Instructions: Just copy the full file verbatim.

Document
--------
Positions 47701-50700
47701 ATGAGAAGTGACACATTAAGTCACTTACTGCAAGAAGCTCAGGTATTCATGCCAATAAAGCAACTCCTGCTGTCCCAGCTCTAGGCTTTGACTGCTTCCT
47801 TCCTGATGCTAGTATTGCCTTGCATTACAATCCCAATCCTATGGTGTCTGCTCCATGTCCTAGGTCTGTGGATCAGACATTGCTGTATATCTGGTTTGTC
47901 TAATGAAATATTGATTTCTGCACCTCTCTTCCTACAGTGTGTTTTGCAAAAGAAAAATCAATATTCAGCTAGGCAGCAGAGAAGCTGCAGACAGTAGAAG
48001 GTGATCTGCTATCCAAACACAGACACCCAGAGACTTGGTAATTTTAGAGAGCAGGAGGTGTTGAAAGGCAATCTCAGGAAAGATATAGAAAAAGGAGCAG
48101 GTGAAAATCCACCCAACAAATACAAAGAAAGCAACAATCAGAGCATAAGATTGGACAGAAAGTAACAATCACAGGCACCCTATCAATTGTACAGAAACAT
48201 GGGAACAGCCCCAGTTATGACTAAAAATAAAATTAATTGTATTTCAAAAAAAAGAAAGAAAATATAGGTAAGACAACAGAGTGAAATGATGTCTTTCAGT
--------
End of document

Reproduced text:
Positions 47701-50700
47701 ATGAGAAGTGACACATTAAGTCACTTACTGCAAGAAGCTCAGGTATTCATGCCAATAAAGCAACTCCTGCTGTCCCAGCTCTAGGCTTTGACTGCTTCCT
47801 TCCTGATGCTAGTATTGCCTTGCATTACAATCCCAATCCTATGGTGTCTGCTCCATGTCCTAGGTCTGTGGATCAGACATTGCTGTATATCTGGTTTGTC
47901 TAATGAAATATTGATTTCTGCACCTCTCTTCCTACAGTGTGTTTTGCAAAAGAAAAATCAATATTCAGCTAGGCAGCAGAGAAGCTGCAGACAGTAGAAG
48001 GTGATCTGCTATCCAAACACAGACACCCAGAGACTTGGTAATTTTAGAGAGCAGGAGGTGTTGAAAGGCAATCTCAGGAAAGATATAGAAAAAGGAGCAG
48101 GTGAAAATCCACCCAACAAATACAAAGAAAGCAACAATCAGAGCATAAGATTGGACAGAAAGTAACAATCACAGGCACCCTATCAATTGTACAGAAACAT
48201 GGGAACAGCCCCAGTTATGACTAAAAATAAAATTAATTGTATTTCAAAAAAAAGAAAGAAAATATAGGTAAGACAACAGAGTGAAATGATGTCTTTCAGT